Altair Aerial 818 Hornet Review: Are We Buzzing With This One?

So, the drone enthusiast inside of you wants to snag a new quadcopter.

Maybe your kid has been eyeing one of your premium crafts, or a friend wants to get into the hobby, or you’re considering one for yourself.

As a general rule of thumb, the pricier it gets, the better it performs. That said, we’re looking at a cheap drone today in buzzing black and yellow colors.

Can it perform to a level that delivers value?

Tune in for an in-depth Altair Aerial 818 Hornet review and find out if it’s worth picking up for yourself or a loved one.


WeightUnloaded: 248 grams
SizeLength: 33.4 cm
Width: 33.4 cm
Height: 12.7 cm
SpeedThree speed modes
SignalRange: ~150 meters
Signal Frequency: 2.4 GHz
BatteryFlight Time: ~13 mins
Capacity: 1000 mAh
RecordingCamera: 720p HD, 120° FOV
Altair Aerial 818 Hornet Drone
  • 720p HD Camera for amazing aerial photos and videos
  • Easy to fly for all ages! Multiple Skill Settings Included
  • Flight Modes like Altitude Hole, One Button Takeoff and Landing, and Headless Mode
  • Smartphone Ready but Not Required!
  • Durably Built for Stable Flights!


One-Touch Takeoff and Landing

The Altair Aerial 818 Hornet starts its operational life with a user-friendly feature in the form of the One-Touch Takeoff and Landing function. This is handy for amateurs who want to get directly into flying the drone, forgoing precious minutes wasted on trying to figure out how to take off or land.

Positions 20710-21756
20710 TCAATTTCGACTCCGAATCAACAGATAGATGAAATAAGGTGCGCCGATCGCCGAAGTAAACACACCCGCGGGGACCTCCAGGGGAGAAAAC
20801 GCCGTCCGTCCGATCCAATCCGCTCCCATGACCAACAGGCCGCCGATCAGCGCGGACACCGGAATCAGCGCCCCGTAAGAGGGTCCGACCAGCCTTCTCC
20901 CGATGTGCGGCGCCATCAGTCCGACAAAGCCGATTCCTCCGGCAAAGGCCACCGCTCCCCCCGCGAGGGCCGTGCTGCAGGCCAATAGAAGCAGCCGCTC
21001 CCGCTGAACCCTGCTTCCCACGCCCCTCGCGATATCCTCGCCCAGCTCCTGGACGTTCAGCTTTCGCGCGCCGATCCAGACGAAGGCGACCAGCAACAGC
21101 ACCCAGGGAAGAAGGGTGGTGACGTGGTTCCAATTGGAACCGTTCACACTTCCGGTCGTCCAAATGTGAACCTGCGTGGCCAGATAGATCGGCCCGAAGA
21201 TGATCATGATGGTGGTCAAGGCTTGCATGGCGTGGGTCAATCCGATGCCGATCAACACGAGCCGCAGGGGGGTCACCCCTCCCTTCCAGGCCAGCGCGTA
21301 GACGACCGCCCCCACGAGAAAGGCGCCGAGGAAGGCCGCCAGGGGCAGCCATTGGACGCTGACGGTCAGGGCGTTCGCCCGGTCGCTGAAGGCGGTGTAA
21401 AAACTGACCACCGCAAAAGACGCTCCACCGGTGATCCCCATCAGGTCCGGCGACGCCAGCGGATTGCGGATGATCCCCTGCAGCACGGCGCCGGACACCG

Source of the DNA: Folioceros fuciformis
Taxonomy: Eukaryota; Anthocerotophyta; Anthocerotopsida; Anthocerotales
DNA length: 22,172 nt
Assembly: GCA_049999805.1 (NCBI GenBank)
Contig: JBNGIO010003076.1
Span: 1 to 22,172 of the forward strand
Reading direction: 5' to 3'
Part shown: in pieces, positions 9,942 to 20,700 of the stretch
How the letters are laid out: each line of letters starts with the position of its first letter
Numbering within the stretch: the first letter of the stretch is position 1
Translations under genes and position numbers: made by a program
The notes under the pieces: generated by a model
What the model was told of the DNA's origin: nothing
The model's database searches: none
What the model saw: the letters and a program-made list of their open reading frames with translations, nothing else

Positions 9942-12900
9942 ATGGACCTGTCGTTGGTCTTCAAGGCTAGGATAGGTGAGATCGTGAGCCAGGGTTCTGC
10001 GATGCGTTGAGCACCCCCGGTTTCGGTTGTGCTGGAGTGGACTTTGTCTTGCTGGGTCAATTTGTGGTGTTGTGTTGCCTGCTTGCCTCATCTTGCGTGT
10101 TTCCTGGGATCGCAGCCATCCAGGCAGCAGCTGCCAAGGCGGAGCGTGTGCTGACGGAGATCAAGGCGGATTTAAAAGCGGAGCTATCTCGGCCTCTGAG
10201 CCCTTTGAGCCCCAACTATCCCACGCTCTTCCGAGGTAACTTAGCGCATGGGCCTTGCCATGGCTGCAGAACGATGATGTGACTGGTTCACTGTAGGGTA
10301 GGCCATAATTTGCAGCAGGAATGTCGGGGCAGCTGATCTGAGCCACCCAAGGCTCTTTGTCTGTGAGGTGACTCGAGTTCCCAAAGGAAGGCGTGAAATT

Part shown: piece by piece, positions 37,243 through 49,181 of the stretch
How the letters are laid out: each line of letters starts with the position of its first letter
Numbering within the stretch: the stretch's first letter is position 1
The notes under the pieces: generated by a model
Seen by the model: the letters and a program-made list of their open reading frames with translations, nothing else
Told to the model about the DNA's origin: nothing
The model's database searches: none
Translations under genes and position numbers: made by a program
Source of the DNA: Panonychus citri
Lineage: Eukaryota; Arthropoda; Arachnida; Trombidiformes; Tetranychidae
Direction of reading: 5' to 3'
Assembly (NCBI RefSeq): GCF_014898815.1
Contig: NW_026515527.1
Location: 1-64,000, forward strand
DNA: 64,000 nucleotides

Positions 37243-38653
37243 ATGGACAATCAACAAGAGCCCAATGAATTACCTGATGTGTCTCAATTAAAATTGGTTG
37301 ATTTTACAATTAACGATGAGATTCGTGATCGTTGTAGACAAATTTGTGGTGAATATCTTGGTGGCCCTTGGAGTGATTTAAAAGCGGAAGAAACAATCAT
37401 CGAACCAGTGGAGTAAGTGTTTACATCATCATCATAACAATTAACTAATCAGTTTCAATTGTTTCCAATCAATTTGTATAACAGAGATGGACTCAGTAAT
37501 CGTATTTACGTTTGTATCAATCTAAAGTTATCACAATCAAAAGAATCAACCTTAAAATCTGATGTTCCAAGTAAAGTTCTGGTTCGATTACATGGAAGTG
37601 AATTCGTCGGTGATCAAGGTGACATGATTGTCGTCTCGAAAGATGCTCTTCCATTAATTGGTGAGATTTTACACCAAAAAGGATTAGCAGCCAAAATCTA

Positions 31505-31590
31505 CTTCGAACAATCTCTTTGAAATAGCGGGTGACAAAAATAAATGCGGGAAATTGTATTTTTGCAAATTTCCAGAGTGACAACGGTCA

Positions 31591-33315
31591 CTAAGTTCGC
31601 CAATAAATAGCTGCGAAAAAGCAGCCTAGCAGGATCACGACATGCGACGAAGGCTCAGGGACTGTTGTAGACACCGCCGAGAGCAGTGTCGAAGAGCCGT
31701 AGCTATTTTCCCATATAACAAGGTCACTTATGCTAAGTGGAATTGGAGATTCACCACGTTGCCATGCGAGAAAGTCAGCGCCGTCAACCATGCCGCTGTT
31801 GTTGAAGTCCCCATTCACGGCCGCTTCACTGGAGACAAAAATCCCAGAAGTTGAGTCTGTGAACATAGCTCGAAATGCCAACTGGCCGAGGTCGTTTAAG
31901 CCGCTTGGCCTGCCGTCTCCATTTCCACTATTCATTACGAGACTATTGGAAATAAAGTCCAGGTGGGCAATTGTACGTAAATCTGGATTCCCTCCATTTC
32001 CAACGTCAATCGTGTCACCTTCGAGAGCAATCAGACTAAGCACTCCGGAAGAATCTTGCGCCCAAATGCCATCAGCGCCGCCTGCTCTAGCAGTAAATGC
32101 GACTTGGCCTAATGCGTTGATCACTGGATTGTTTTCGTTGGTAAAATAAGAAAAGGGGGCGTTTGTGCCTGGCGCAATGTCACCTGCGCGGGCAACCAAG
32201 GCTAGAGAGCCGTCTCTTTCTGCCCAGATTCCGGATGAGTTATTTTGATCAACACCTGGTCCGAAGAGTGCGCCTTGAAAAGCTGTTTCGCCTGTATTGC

This also ensures that the drone has a minimized risk of crashing at the start of a flight, which often occurs when newbies initialize flight for the first few times.

Altitude Hold

While this is no expert photography drone, it’s nice to know that an altitude hold function is present, making the limited photo and video quality that it has capture viable film with the stability the mode offers. This also serves as a pseudo-parking function, keeping the drone in place while you do what you have to do in the meantime.

Heading Hold

Before you go bursting into expletives figuring out what in the world Heading Hold is, it’s just Altair Aerial 818 Hornet’s term for Headless Mode — a feature seen in almost every drone on the market. This allows the drone to “forget” its own front-end orientation and instead relies on the pilot’s own front-end position to fly.

In simple terms:

This means that the drone will fly in whichever direction you push the control lever towards. You won’t have to constantly do mental gymnastics to figure out which way the drone’s front end is facing, especially with the rather confusing 3D positioning in normal flight mode.

Emergency Stop

The Altair Aerial 818 Hornet can also perform an abrupt halt in case of emergencies. Aptly called Emergency Stop, it has a dedicated button that you need to hold for about a second to kill all power to the motors, letting the drone drop dead from the sky.